Foreclosure and Eviction Bans for Single Family Homes Extended Through March 31
by Maurie Backman | Updated July 19, 2021 - First published on Feb. 1, 2021
Homeowners are getting another lifeline during the pandemic.
Millions of Americans have struggled to make ends meet in the course of the coronavirus pandemic. Thankfully, there's been relief for homeowners who have fallen behind on their mortgage payments, and that relief just got extended a little longer.
The Department of U.S. Housing and Urban Development (HUD) has implemented President Joe Biden's request to extend eviction and foreclosure moratoriums on single family homes through March 31. This means lenders cannot pursue foreclosures against borrowers who fell delinquent on their mortgage payments, even prior to the pandemic.
Previously, the ban on foreclosures and evictions was set to last until Feb. 28. But given the state of the pandemic as well as the economy, it's clear that homeowners need relief for more than just another month. This latest extension could help keep countless mortgage borrowers in their homes.
A lifeline for struggling homeowners
A ban on evictions and foreclosures isn't the only form of relief that's been available to homeowners during the pandemic. Mortgage borrowers also have the option to request that their lenders put their loans into forbearance for up to 360 days. During that time, mortgage payments are paused, and aren't counted as delinquent. Following those 360 days, borrowers have to catch up on missed payments, but lenders cannot demand a lump sum.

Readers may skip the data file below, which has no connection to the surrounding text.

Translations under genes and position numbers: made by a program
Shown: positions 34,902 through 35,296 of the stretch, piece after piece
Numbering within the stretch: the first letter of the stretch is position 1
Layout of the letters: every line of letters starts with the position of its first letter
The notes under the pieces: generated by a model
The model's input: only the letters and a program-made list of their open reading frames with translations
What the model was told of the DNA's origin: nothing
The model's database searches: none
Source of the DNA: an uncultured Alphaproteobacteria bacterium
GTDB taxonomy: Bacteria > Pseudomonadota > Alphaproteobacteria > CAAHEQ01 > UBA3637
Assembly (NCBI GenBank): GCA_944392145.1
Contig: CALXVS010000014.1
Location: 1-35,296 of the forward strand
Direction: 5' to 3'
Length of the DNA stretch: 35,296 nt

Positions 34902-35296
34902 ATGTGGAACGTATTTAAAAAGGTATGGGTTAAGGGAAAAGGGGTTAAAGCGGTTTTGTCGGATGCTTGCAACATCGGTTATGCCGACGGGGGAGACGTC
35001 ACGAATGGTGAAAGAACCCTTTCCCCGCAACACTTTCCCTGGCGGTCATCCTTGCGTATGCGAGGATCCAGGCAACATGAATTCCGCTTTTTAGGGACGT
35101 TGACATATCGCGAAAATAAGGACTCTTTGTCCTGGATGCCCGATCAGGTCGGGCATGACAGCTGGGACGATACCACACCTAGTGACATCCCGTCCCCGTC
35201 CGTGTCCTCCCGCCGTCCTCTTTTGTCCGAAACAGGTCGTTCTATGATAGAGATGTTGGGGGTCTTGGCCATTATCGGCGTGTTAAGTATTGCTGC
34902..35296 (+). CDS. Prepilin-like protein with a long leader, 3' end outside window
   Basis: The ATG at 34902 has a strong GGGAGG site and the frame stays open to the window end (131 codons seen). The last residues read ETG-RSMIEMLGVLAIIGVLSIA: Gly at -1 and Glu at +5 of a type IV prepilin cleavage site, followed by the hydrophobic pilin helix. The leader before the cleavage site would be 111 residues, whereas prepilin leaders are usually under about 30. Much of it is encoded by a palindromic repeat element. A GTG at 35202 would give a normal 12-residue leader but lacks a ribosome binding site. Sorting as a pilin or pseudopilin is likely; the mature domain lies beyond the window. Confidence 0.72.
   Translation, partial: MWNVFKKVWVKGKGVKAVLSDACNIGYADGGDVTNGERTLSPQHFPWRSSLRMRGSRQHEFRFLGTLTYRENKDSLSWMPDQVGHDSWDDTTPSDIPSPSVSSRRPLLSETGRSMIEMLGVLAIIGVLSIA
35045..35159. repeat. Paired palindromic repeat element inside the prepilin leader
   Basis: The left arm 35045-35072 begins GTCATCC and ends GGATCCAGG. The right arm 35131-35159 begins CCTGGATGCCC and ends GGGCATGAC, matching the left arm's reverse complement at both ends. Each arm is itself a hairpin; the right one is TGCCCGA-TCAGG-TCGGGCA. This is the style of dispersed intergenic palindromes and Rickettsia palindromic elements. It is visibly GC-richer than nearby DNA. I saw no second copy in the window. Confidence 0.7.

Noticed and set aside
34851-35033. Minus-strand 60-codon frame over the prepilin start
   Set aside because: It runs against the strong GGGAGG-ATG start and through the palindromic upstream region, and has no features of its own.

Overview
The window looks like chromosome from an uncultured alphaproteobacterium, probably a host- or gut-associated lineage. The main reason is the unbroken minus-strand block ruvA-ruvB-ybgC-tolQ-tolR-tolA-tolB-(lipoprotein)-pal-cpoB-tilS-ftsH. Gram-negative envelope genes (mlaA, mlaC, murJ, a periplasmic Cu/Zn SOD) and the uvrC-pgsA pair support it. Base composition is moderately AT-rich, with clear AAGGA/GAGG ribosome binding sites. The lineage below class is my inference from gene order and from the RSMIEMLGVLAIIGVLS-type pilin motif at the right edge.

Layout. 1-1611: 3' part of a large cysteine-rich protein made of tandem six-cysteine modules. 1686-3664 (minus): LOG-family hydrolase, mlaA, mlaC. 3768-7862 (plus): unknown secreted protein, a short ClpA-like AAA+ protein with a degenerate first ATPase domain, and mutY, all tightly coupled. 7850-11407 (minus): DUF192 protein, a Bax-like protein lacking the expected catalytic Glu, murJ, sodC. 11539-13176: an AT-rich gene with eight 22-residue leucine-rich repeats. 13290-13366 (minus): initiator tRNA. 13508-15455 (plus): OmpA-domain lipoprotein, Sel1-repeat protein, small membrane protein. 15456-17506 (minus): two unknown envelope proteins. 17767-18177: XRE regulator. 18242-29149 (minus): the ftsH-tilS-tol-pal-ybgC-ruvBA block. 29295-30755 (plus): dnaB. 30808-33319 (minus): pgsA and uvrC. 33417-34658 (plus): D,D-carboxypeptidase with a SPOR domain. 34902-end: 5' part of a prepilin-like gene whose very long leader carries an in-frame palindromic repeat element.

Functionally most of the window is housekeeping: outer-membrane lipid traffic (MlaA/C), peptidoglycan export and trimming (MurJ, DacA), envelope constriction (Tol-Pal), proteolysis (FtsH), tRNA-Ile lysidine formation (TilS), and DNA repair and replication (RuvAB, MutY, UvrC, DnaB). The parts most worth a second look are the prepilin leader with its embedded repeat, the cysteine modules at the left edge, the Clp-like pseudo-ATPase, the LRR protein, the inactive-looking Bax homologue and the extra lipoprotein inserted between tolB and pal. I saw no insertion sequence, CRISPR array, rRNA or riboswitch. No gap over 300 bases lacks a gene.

But while foreclosure and eviction bans and forbearance are helpful measures, they may not ultimately keep struggling borrowers in their homes. At some point, those protections will expire. If that comes when borrowers' circumstances haven't improved, those same people will, unfortunately, risk losing their homes.
One silver lining throughout this mess is that home values have risen on a national level. Low mortgage rates have fueled a surge in buyer demand that's driven home prices up, so some borrowers who can't pay their home loans once protections end may be able to sell their properties for enough to satisfy their mortgage obligations. Those who don't can pursue short sales with their lenders -- but short sales, like foreclosure, can show up on a borrower's credit report for many years.
Biden is currently pushing a $1.9 trillion coronavirus relief package that includes a round of $1,400 stimulus checks. Those payments could help many borrowers catch up on missed mortgage payments. Some lawmakers insist that any follow-up round of stimulus checks be targeted to recipients who need the money most -- but mortgage borrowers who are delinquent, or on the verge of delinquency, could easily fall into that category.
There's also a strong chance mortgage lenders will work with borrowers who need help once the aforementioned protections expire. Some homeowners may be able to modify their loans, or even refinance to lower their monthly payments.
But the big question remains: Will mortgage borrowers get enough aid? Or will there be a wave of foreclosures once homeowner protections wrap up for good?
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